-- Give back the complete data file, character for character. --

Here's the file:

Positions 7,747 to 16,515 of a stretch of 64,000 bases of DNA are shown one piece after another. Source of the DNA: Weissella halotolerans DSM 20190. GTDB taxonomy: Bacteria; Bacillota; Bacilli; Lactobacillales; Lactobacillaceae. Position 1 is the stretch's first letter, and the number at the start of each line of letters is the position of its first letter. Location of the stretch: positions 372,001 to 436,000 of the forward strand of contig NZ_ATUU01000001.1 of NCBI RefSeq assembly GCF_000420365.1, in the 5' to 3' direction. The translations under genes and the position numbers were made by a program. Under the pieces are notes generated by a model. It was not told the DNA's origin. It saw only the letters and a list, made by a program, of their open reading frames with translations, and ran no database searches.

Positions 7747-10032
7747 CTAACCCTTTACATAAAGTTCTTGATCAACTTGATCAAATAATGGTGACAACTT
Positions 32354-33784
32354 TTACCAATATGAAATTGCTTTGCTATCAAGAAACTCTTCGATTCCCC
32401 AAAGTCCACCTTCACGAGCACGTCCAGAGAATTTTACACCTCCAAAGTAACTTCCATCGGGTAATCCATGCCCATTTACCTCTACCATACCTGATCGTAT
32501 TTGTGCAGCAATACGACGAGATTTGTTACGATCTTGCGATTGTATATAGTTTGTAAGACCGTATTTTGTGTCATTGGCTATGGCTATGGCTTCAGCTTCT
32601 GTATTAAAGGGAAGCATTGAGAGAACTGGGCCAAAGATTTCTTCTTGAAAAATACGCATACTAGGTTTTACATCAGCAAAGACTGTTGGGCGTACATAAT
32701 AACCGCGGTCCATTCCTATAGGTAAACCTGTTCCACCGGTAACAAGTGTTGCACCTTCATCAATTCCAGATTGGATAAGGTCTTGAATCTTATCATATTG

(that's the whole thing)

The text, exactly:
Positions 7,747 to 16,515 of a stretch of 64,000 bases of DNA are shown one piece after another. Source of the DNA: Weissella halotolerans DSM 20190. GTDB taxonomy: Bacteria; Bacillota; Bacilli; Lactobacillales; Lactobacillaceae. Position 1 is the stretch's first letter, and the number at the start of each line of letters is the position of its first letter. Location of the stretch: positions 372,001 to 436,000 of the forward strand of contig NZ_ATUU01000001.1 of NCBI RefSeq assembly GCF_000420365.1, in the 5' to 3' direction. The translations under genes and the position numbers were made by a program. Under the pieces are notes generated by a model. It was not told the DNA's origin. It saw only the letters and a list, made by a program, of their open reading frames with translations, and ran no database searches.

Positions 7747-10032
7747 CTAACCCTTTACATAAAGTTCTTGATCAACTTGATCAAATAATGGTGACAACTT
Positions 32354-33784
32354 TTACCAATATGAAATTGCTTTGCTATCAAGAAACTCTTCGATTCCCC
32401 AAAGTCCACCTTCACGAGCACGTCCAGAGAATTTTACACCTCCAAAGTAACTTCCATCGGGTAATCCATGCCCATTTACCTCTACCATACCTGATCGTAT
32501 TTGTGCAGCAATACGACGAGATTTGTTACGATCTTGCGATTGTATATAGTTTGTAAGACCGTATTTTGTGTCATTGGCTATGGCTATGGCTTCAGCTTCT
32601 GTATTAAAGGGAAGCATTGAGAGAACTGGGCCAAAGATTTCTTCTTGAAAAATACGCATACTAGGTTTTACATCAGCAAAGACTGTTGGGCGTACATAAT
32701 AACCGCGGTCCATTCCTATAGGTAAACCTGTTCCACCGGTAACAAGTGTTGCACCTTCATCAATTCCAGATTGGATAAGGTCTTGAATCTTATCATATTG